There’s a ridiculous myth about good designers: they can deliver
higher quality work faster. That’s simply NOT true when it comes to
This post originated from a discussion between a friend and me about
designers and the “design field scene” in China. I wonder whether the
same or similar issue exists in all other countries. Comment!
Some people, probably decision makers, managers, or some ordinary
employees in a company, have the impression that, compared to
not-so-good designers, good designers can deliver higher quality results
faster. That bad designers simply deliver crap after wasting spending so much time.
When they’re complaining about it, they would say/think something
like “Ethan (a good visual designer) did that really cool logo in 3
hours and he (the bad one) just showed me this zillion-time-modified
crap after 4 days”. And gradually they form a belief that a better
designer literally spends less time to deliver greater stuff. Then they
use 3 hours as a static reference to judge all the designers they work
with or manage.
The problem, however, is not with bad designers. It’s in the way of thinking about how the good designers/designs come about.
One single issue that struck me most is that, many people, either bad
designers or other people, think about the “designer skills and
experiences” in a completely wrong way. Most people only see the results
of good designing, not the design process itself, as well as the
context/environment that affords that process.
A good designer has an accumulative “database” of “design thinking”
or “design activity” — patterns, paradigms, usage of materials,
familiarity with various means, etc. That database is accumulated during
a rather long period of time, by actually working and designing and
A good visual designer would consider a client’s requirements and
then think about what kind of patterns, materials, processes could be
used, what kind of existing stuff or methods could be applied here and
there, and what should be “invented” or brainstormed — a tightly coupled
combination of both the “creativity” and past experiences. So does a
good interaction designer, UX designer, or whatever designer.
Two most common problems I see in novice designers are:
They don’t have solid methods or mind set to analyze the design
problem — observing and communicating the needs or requirements, etc.,
They don’t have a large “database” for them to composite a “base” upon which the creative part is carried out.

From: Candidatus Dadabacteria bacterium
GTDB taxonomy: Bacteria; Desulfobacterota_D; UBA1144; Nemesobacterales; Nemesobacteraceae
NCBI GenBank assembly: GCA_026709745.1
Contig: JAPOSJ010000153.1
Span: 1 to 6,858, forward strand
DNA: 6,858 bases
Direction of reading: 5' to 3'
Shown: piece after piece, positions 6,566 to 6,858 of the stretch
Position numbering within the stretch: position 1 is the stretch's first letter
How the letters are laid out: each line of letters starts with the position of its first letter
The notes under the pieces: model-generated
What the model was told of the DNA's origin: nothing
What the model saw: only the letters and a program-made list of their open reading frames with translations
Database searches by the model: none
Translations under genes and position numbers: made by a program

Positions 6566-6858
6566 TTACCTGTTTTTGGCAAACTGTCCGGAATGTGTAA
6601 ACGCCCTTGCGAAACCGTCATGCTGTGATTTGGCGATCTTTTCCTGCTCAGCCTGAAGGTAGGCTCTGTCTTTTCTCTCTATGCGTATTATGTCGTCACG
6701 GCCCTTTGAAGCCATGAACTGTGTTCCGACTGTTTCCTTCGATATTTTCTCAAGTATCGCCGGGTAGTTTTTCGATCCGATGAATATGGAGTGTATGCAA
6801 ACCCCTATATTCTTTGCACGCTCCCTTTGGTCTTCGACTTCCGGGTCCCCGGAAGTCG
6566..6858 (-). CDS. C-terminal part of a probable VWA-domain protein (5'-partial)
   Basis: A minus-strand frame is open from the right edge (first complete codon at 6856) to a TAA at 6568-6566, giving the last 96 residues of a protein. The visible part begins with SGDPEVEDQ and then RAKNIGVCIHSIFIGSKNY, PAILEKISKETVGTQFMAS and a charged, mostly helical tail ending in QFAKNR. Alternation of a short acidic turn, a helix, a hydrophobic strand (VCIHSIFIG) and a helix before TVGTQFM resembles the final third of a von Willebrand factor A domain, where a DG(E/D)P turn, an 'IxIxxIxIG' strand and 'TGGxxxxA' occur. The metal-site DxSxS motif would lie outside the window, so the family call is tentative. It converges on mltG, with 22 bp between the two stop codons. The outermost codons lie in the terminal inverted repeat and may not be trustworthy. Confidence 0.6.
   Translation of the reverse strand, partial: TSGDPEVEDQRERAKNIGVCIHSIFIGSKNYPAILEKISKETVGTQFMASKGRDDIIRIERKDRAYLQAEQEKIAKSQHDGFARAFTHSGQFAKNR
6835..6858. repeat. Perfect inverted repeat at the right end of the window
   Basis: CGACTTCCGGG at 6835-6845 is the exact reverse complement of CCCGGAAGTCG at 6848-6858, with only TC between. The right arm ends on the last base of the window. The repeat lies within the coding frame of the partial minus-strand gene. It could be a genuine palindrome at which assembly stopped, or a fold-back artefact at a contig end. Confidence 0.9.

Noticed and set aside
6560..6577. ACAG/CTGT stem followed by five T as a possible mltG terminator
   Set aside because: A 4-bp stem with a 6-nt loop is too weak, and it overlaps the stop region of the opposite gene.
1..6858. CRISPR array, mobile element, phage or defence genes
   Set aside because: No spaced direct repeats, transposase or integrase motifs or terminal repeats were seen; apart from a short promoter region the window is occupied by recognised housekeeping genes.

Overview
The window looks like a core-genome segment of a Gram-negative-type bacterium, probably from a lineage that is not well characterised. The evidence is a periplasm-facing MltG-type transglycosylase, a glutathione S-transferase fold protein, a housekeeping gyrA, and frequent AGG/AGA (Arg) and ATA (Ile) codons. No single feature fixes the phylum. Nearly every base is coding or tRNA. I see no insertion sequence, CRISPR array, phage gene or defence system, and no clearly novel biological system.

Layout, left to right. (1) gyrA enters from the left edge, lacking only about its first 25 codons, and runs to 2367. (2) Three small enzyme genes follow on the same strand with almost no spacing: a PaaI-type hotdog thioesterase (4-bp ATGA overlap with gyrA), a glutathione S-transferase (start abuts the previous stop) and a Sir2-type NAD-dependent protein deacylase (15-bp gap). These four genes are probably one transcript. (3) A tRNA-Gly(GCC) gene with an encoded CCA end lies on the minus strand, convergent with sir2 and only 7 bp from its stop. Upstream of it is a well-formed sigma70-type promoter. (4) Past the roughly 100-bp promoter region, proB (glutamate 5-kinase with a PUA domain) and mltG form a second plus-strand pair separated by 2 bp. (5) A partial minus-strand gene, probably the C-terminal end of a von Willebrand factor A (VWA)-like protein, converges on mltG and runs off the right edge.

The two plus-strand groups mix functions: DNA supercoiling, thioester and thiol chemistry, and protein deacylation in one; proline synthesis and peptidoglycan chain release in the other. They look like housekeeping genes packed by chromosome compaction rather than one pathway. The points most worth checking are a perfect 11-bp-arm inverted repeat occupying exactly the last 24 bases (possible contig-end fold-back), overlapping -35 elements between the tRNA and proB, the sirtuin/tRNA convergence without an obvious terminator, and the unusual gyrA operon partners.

A good designer usually spends a lot of time doing seemingly off-work
things — surfing around the web, looking at stuff, asking and/or
talking around, reading some wide-ranging books, creating something not
related or relevant to work at hand etc. That’s exactly how they
accumulate their own “databases”. If we take into account the time and
effort spent out there, then it actually takes so much more time for a
good designer to deliver good work (something like that 10,000 hour
rule, albeit it’s not necessarily true).
People usually don’t see that “accumulative” process which breeds
good designers and good designs, and all they see is the result, not
realizing that it’s not only the actual making/creating effort that
differentiate a good designer from a bad one. While it’s the process and
design thinking before actually doing it, and it’s the
context/environment that affords the designers to do so.
On one hand, designers should learn, practice, and accumulate — no
doubt about that; one the other hand, companies, managers, designers’
colleagues etc. need to be pushed to realize the context in which good
designers/design come about.
BREEDING GOOD DESIGNERS
When both the companies and the would-be designers have the wrong
idea of bringing about good designers, surely the former find it hard to
find and hire good ones, and the latter find it hard to become better
It takes personal efforts to improve, and it also takes an affordable
company culture to breed. The latter is tricky because company culture,
once established, is extremely difficult to change.
So what? Design education and the awareness of its complexity. In a
sense, design can not be taught, only its many integral parts can be
taught. And we need to make it clear to designer wannabes about that
complexity. In a business context, that could mean a lot of basic skill
building. In China, one of the most common issues I find in common
designers is their lack of awareness of improving their communication
skills and broadening their knowledge rather than their hard skills of
photoshopping or diagramming. They didn’t seem to realize that good
design is also about meeting goals and solving problems, creative or
not; and that getting to know more about the contexts of a problem
actually provides them more chances to be creative — they didn’t get to
know more because they didn’t think they should (sounds like
jack-of-all-trades etc.) while they should.
Thus design and its education lie deeply in the ideology of problem
solving, not merely being creative. And I wonder how it can be done.
One thing I’ve been constantly talking about during discussions is a
big picture “career path” and “database” map laid out for design
learners — they need to bare those in mind, so that they could think
deeper about their passions, life, and work. I’ve talked to many young
designers who were confused about their career and passion. And the
single most effective thing turns out to be letting them better
understand the big picture and what it takes to be a good designer
What breed good designers? A better design education, an appropriate
company culture, and more importantly, a deeper understanding and
telling of the effort of being a good designer.